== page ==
Longtime Clinical Engineer Makes Case for Evidence-Based Maintenance


Posted June 11, 2017

Rather than getting bogged down in the debate over who is best qualified to service medical devices, one leader in the healthcare technology management (HTM) community says the field should focus on the overall approach to and rationale for maintenance.

With that, Binseng Wang, director of quality and regulatory affairs at WRP32 Management, Inc. and Greenwood Marketing LLC, made a case for evidence-based maintenance (EBM) during a presentation Sunday at the AAMI 2017 Conference & Expo. EBM, said Wang, is the most useful and direct method for ensuring the safety and effectiveness of medical devices.

EBM holds that outcome data should be used to evaluate a program's safety and effectiveness and, if needed, prompt necessary improvements. Wang strongly recommended the use of failure cause codes (FCCs), emphasizing that codes related to service-induced failures (SIFs), hidden failures (HFs), potential failures (PFs), and preventable and predictable failures (PPFs) are of greatest value when devising effective EBM strategies. But, he noted, therein lies the rub: Accurate and reliable EBM data are needed to prove that HTM is maintaining equipment safely and reliably, but these data are difficult to collect.

To emphasize this point, and to underline the value of collecting the FCC data needed for strong EBM strategies, Wang cited a 1962 quote by President John F. Kennedy on the decision to go to the Moon: “We choose to go to the Moon in this decade and do the other things, not because they are easy, but because they are hard, because that goal will serve to organize and measure the best of our energies and skills.”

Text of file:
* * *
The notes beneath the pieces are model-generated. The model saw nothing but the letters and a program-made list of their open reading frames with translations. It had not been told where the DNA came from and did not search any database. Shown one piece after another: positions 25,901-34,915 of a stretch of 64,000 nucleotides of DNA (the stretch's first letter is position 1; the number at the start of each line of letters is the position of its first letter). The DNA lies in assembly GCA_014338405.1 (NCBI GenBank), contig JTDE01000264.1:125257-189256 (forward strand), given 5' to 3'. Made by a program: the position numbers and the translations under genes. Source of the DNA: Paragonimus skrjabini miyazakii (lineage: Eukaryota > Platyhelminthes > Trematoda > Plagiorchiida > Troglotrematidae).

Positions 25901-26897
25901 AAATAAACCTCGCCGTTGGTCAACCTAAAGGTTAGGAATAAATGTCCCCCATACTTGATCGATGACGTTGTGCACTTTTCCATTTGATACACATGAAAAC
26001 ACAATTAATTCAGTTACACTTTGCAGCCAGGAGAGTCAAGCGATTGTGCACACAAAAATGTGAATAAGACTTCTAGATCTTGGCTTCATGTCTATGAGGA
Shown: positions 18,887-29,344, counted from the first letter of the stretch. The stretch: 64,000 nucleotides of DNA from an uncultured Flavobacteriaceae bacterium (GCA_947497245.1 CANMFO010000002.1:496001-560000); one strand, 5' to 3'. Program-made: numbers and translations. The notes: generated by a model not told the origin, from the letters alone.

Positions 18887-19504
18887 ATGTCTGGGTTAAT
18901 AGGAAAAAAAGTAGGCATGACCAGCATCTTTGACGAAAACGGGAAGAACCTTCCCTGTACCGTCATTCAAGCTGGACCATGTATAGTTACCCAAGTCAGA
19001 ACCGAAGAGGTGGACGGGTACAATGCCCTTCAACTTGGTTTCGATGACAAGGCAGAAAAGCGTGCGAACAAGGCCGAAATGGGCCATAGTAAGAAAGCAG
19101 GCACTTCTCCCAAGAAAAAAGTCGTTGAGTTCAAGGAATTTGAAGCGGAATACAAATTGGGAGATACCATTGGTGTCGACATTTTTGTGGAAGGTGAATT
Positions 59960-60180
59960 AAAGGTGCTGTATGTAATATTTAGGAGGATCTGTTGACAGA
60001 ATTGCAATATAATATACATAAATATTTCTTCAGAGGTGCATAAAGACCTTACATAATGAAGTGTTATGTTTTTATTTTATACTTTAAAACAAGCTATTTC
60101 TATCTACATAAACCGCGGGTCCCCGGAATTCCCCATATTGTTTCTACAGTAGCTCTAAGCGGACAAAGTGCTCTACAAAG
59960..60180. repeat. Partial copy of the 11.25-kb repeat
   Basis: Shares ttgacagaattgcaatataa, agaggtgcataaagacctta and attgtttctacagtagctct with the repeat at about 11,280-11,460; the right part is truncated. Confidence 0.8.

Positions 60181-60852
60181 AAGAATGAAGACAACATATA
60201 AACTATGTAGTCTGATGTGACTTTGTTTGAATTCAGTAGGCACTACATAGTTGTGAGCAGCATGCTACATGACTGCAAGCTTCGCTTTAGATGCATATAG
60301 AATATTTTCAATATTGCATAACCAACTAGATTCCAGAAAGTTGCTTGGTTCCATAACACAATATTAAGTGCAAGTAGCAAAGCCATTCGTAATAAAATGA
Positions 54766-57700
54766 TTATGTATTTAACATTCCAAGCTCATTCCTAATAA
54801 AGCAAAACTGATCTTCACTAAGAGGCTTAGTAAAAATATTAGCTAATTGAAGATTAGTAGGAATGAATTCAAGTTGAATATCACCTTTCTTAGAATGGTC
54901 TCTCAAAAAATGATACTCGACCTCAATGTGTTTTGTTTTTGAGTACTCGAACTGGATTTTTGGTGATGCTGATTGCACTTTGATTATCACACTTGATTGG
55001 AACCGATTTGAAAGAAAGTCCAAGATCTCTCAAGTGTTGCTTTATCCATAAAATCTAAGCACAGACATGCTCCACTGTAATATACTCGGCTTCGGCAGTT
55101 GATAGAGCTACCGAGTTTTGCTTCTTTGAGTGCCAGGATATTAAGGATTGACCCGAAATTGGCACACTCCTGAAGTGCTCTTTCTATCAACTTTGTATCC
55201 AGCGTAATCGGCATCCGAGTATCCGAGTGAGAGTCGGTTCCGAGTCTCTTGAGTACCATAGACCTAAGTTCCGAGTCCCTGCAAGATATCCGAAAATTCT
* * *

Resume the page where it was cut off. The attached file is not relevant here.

Wang illustrated EBM using an example from a three-hospital system. After performing an FCC analysis on three years of data for an inventory of approximately 7,900 pieces of equipment, the system found few SIFs, HFs, PFs, and PPFs. However, one equipment group (an oxygen concentrator) was responsible for several HFs (on nine of 65 units)—premature component wear was revealed to be occurring every five or six years, whereas the original equipment manufacturer (OEM) recommended replacing the component every 10 years.

Therefore, Wang said, this example highlights that the underlying issue is not related to whether service is conducted via the OEM or an alternative equipment maintenance strategy, but rather that EBM strategies, collected via FCC analysis, should be used to determine the effectiveness of a maintenance plan. Analysis of the underlying data is what's crucial.

Wang concluded by saying "start now," as it takes time to collect and analyze these data. Safety and effectiveness evaluations (SEEs) are required by the Centers for Medicare & Medicaid Services, and sooner or later, facilities will be asked to produce them. SEEs, he added, are not only required for compliance but also could help prove to the Food and Drug Administration that “third parties” are doing at least as well as OEMs in servicing equipment.